Ultime éclat: a new and very epic beginning for a veteran French BM band

Glaciation, Ultime éclat, France, Osmose Productions, OP 385, CD / LP / digital formats (2020)

Despite forming in Paris back in 2011, this five-piece BM band doesn’t boast a large discography: it has only three albums at present to its name, there are no singles, EPs, tapes or splits with other bands. A big part of the reason would have been Glaciation’s revolving-door line-up over the ensuing years with none of the original members still with the band, and the current line-up having existed only since 2018, vocalist Hreidmarr reforming the band in that year after a year’s hiatus. This is the line-up that recorded current album “Ultime éclat” so this work could be regarded as the band’s real first recording. Even the album’s title indirectly suggests as much.

The album begins defiantly with the title track introducing a very aggressive and hard-edged style of melodic thrashy BM with some atmospheric and prog rock elements. Screaming vocals, hard-pounding blast-beat percussion, layers of guitars, bass, mellotron and a slight atmospheric background put the meat on carefully crafted songs and lyrics. Hreidmarr certainly intends this band to be in for the long haul and the rest of the band seems to agree with him, as everyone plays as part of a tight, solid unit. The drummer attacks his skins as hard as he can and the other musicians bring zest and energy, and ideas as well as subsequent songs make clear with their occasional deviations into acoustic melody and a little ambient experimentation. Hreidmarr himself goes through heck of a load of vocal contortions and just about rips his heart out on most songs, emotionally as well as physically: the odd thing is that his vocals are not more upfront in the mix.

Most songs are lengthy and have an epic quality to them thanks to the layers of instruments and atmospheric wash applied to them along with the lyrics. They can be very dense and sometimes it seems everyone is fighting for a bit of attention when perhaps in each song individual musicians could have been allowed a little solo slot that highlights their skill and talent. There is no denying though that the band is capable of writing and playing some very stirring and dramatic music in tracks like “Et Puis le Soufre” which is a virtual rollercoaster of soaring and swooping riffs, melodies and key changes. Had the band thought of it, each song could have been a mini-opera with an extra couple of minutes each but maybe that would turned the album into a test of sheer painful listening endurance so let’s not tempt Hreidmarr and Company. There are moments (like “Acta est Fabula”) where the album does get a bit precious and pretentious, and juxtapositions of sheer raw BM savagery with lonely piano and Grand Guignol spoken word recordings in parts nearly tip Glaciation into camp histrionics.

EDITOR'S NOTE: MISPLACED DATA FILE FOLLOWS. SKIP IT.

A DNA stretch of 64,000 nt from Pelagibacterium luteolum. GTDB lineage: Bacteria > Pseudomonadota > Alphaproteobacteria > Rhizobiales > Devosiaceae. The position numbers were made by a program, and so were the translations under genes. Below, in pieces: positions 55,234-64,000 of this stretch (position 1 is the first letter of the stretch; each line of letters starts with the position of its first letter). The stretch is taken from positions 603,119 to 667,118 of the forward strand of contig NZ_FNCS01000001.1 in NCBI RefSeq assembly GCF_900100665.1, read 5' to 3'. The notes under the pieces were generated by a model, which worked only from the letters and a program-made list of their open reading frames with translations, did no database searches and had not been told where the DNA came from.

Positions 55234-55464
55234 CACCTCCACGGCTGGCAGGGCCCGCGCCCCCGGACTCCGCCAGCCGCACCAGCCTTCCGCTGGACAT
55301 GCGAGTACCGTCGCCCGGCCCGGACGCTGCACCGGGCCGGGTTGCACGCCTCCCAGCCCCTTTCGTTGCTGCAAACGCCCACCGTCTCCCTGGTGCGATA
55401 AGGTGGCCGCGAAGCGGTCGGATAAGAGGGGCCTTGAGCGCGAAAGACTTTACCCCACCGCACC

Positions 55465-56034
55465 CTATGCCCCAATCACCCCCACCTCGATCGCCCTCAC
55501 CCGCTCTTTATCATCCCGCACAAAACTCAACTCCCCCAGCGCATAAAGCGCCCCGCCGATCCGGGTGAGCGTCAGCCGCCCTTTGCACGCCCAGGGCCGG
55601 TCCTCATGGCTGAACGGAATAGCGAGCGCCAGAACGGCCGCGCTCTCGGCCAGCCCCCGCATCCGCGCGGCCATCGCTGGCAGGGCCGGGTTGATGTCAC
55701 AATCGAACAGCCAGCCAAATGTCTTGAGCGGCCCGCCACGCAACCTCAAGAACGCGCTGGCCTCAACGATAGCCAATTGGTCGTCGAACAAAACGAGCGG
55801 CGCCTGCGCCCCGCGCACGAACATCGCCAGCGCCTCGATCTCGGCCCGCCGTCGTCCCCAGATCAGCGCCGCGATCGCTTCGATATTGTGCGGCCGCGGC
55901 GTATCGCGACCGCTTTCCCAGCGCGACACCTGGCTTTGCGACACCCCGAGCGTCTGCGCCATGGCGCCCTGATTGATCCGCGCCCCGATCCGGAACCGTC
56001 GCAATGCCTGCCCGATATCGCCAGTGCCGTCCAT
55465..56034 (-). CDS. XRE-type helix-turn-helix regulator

You’ve got to admire if not love a band that keeps going with its brand of epic BM operatic savagery in the second half of the album when ideas are likely to be thin and the temptation to fill in space with filler is strong. Tracks 5 and 6 are still very aggressive but I start to wonder whether Glaciation risks losing some listeners by going at each and every track like a sledgehammer whacking down every brick wall it finds. Possibly one of these tracks could have been left off the album – the remaining recording would still be a ferocious affair. Just when you think the band seems locked into a never-ending groove of constant attack, the album ends with a calm and restrained piano-only instrumental piece which for some listeners may be so much out of whack with all the Strum und Drang that came earlier that it’s bound to be awkward and a disappointment. The album probably deserves to go out on a high pyrotechnical level.

Doing things in moderation is certainly not Glaciation’s motto and having that savage and brutal edge to their music will stand the band in good stead among their fellow French BM contemporaries. The French BM scene keeps on raising the bar to the extent that bands are only as good as their next album and even current recordings quickly become past history. Glaciation just need to find the right balance between delivering epic BM operatic ferocity and falling into excessive theatrics on future recordings: if they can do that, these musicians are on their way to carving out a distinctly individual niche combining raw BM, progressive rock and elements of their nation’s past musical heritage in the French underground metal scene.